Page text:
Portfolio ConsiderationsThe consequences for portfolio construction and implications for investment markets as aresult of the long term themes discussed above are: likelihood for lower investment returnscoupled with higher volatility; reduced appetite for risk with a focus on the preservation ofcapital; a preference for investments which offer attractive income yields; and seekinggrowth opportunities within each geographic and industry sector.The Australian DollarThe Australian Dollar is caught between two opposing forces: (a) a slowing global economyand the resulting fear that may result in a fall in commodity prices with the consequentialweakening in the AUD, and (b) on a relative basis against the USD, EUR and GBP, acombination of long term debt problems with the potential for more quantitative easing willkeep these foreign currencies weak in both absolute and relative terms against the AUD.Ultimately, the Australian dollar is likely to benefit from the long term demand forcommodities. Hence despite an uncertain short term outlook for the AUD, the longer termoutlook remains positive.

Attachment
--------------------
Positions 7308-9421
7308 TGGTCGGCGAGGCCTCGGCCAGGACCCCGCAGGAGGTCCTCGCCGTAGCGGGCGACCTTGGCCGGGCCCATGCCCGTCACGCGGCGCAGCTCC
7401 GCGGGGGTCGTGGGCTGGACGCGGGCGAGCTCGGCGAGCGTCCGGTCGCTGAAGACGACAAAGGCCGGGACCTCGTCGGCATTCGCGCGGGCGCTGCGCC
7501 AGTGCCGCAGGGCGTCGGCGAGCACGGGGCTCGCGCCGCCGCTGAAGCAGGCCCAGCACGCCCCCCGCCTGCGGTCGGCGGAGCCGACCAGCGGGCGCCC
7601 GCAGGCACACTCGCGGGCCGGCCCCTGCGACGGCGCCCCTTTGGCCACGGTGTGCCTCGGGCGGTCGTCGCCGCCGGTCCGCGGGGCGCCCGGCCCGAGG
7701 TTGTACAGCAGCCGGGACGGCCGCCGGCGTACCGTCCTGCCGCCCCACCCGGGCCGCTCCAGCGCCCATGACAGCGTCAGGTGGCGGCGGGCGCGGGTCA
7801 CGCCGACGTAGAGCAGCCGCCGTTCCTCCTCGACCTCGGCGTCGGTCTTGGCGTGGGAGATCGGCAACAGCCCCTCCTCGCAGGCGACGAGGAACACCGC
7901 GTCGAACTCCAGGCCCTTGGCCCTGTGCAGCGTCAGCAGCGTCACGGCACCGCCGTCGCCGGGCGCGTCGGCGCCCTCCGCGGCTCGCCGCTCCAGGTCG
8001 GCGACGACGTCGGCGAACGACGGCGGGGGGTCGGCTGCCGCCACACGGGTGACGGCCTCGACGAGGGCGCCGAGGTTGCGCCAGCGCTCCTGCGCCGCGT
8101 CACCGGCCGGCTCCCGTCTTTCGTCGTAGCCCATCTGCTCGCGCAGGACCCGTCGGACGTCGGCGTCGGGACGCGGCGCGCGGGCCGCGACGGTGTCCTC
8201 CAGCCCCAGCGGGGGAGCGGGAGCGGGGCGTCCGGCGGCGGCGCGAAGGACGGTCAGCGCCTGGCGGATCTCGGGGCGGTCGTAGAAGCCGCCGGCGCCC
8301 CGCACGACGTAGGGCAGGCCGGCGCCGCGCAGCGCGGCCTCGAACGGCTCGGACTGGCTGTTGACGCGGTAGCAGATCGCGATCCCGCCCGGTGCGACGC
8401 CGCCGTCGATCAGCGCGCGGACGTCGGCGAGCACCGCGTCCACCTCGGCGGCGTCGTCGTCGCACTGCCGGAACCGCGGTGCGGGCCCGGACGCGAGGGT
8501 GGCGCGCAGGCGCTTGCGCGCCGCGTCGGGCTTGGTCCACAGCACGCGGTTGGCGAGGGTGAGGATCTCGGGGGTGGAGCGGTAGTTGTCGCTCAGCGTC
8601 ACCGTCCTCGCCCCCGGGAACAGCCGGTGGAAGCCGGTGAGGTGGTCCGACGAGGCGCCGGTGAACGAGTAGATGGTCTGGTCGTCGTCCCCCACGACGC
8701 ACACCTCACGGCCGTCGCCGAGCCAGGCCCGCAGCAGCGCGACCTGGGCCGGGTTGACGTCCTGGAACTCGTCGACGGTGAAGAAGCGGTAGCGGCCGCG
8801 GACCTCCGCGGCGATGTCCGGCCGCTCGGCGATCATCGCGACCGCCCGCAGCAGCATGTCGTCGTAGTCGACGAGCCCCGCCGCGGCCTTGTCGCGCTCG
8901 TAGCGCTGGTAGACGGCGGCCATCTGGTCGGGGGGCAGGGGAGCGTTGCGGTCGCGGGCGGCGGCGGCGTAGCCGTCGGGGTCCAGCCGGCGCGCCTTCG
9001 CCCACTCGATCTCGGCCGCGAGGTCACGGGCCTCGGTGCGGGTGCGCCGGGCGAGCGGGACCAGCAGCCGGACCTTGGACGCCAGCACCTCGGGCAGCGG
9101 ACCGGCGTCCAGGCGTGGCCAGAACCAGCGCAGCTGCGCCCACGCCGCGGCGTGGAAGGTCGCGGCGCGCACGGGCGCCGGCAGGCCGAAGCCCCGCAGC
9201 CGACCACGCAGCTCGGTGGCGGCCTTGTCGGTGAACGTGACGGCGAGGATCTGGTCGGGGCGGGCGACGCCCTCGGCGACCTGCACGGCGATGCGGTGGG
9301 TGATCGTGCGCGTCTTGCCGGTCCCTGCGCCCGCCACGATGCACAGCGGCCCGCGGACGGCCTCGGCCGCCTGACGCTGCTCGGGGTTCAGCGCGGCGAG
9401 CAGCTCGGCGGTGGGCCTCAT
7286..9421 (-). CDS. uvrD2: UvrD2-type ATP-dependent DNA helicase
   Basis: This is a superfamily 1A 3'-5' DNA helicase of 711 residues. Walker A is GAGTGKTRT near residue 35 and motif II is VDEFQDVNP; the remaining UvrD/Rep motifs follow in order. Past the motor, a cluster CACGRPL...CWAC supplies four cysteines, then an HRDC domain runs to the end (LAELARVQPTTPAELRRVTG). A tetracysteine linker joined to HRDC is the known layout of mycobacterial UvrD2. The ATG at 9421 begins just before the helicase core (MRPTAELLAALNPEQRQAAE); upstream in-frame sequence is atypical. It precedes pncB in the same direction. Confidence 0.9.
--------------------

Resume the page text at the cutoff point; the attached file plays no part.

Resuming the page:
For more information please do not hesitate to contact one of the following members of our Wealth Management team: Charlie Viola +61 2 8236 7798 Director Martin Fowler +61 2 8236 7776 Director Martin Becker +61 2 8215 7920 Associate Director Haris Argeetes +61 2 8236 7851 Manager Disclaimer The information provided is not personal advice. It does not take into account the investment objectives, financial situations or needs of any particular investor and should not be relied upon as advice. While the information is provided in good faith and believed to be accurate and reliable at the date of preparation, we will not be held liable for any losses arising from reliance thereon. We recommend investors consult their personal financial adviser to discuss suitability and application to their individual circumstances. Articles represent the opinion of the author, Martin Becker, and may not necessarily be representative of the views of Moore Stephens generally.4